Gender balance in physics has come a long way. When Professor Dame Jocelyn Bell Burnell studied at Glasgow University in the 60s, she was the only woman in a class of 50.
She came from a school in Northern Ireland where girls were only allowed to study science after parental complaints, and overcame a huge amount of bias to top her class there and go on to make a ground-breaking discovery in astrophysics.
Many would argue that, nowadays, there is nothing standing in the way of girls who want to study and pursue a career in physics or engineering. Undoubtedly, the obstacles are not so big, but there are still some major trip hazards. Unconsciously, students are picking up cues from everyday life – from their friends, family, TV, teachers – about what is and isn’t acceptable for them to do.
Unfortunately, we still live in a society where there is a strong link between science and engineering and the pale, male and stale stereotype, which is one factor contributing to the low number of female students taking physics.
This is not the only cause: some students see physics as dull, uninspiring and irrelevant. “What is the point in being able to draw a speed time graph?”, they wonder. It is also seen as hard, and students with low confidence worry that they won’t be able to achieve, while parents worry that their offspring will be unhappy if they have to struggle. But, in truth, it’s no harder than any other subject provided students put the work in and are taught well. There are physics topics that are awe-inspiring (the universe!) and topics that teach transferable skills, like using models to make predictions and logical thinking.
There have been many attempts to address the gender imbalance in physics over the years, largely focusing on one-off events and female role models, to little avail. In Scotland, for example, numbers have remained fairly static, with girls making up around 27% of the physics Highers cohort and around 23% of the Advanced Highers cohort.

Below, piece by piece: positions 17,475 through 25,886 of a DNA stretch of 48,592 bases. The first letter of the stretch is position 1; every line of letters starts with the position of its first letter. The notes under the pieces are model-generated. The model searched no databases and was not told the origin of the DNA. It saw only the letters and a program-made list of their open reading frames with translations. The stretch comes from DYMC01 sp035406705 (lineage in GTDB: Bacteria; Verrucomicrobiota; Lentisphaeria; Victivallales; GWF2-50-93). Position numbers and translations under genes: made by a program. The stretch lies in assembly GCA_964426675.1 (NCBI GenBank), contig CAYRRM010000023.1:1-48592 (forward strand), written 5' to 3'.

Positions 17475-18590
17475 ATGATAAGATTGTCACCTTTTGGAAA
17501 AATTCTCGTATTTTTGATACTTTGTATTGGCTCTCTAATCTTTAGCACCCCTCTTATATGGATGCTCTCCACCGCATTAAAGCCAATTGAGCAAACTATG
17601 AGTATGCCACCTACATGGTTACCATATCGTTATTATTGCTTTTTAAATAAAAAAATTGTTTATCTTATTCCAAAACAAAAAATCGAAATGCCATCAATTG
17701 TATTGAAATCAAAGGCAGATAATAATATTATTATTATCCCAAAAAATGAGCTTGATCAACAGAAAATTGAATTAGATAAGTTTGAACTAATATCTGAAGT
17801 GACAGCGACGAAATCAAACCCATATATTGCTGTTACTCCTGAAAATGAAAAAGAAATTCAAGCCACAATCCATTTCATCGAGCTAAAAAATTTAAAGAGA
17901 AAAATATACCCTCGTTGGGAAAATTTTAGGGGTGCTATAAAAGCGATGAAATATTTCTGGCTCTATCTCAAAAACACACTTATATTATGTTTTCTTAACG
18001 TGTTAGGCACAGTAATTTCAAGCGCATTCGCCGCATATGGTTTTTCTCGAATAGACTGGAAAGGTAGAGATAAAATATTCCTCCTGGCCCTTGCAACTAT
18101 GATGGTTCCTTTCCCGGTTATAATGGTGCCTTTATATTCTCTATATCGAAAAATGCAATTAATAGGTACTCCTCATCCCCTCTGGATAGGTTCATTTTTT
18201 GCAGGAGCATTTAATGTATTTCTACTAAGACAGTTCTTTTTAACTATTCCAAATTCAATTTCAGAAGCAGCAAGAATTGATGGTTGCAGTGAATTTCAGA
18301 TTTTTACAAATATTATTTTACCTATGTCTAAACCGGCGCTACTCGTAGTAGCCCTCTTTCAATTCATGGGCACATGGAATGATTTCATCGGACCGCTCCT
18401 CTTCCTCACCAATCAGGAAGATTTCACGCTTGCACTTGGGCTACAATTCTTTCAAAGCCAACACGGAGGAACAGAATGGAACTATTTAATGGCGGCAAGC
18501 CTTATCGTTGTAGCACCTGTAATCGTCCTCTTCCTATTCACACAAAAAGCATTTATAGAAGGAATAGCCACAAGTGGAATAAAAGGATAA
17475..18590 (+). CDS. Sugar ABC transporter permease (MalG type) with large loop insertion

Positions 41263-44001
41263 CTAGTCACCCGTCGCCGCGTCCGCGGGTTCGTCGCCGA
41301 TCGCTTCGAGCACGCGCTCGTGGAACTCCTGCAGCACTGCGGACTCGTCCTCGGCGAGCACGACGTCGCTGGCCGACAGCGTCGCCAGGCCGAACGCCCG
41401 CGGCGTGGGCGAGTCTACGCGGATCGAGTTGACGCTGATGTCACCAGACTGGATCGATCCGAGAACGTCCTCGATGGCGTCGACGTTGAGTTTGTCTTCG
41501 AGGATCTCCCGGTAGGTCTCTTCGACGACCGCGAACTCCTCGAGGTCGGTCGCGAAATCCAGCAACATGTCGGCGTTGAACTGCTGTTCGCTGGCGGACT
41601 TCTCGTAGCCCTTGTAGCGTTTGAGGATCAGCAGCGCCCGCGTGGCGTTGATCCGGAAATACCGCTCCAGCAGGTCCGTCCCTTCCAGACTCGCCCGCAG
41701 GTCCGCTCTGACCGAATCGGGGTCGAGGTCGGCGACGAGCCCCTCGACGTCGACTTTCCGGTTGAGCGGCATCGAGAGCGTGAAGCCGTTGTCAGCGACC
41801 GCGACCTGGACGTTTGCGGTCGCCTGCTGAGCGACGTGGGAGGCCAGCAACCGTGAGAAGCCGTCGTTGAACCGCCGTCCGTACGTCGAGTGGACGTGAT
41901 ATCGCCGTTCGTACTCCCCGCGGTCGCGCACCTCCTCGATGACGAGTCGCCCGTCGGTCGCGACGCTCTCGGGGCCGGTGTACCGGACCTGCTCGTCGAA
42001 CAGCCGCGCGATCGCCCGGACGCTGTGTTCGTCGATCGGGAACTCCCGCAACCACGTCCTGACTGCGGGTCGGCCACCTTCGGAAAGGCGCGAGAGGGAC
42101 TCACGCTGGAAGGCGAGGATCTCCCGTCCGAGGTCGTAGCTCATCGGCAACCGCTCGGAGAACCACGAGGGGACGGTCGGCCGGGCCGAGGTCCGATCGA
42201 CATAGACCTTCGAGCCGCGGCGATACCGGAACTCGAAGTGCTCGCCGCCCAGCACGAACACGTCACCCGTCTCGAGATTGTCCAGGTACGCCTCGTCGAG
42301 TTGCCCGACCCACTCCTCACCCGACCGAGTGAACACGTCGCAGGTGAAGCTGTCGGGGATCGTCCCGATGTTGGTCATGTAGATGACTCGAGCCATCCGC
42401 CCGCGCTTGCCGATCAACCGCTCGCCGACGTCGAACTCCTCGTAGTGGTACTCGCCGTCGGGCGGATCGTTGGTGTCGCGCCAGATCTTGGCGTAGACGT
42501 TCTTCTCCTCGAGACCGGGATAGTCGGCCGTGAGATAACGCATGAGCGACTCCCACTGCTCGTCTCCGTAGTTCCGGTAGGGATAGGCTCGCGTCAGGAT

Improving Gender Balance Scotland is different, as it’s a sustained approach with the aim to change school culture. It is built on evidence, accumulated by years of work in the field by the IOP and others – work that has proven to have a positive impact on uptake of physics among girls. This is a project that aims to tackle the above problems by working with teachers across their schools to highlight these issues and empower all of the school community to take positive action. Rather than treating girls as an audience to which physics must be sold, we are instead helping schools to clear the way for all students with an interest in science.
As IGB Scotland is a partnership between Skills Development Scotland, Education Scotland and the Institute of Physics, it’s in a great place to make a real difference to education in Scotland. Our previous work has highlighted that gender stereotypes play a big role on the subject and career choices that students make, which makes Skills Development Scotland a natural partner in this work. The project feeds in to SDS’s wider work, which aims to tackle the skills gap in technical industries and encourage the uptake of Modern Apprenticeships. Working with Education Scotland has really helped integrate our work into the Scottish Education framework, helping ensure its lasting legacy.
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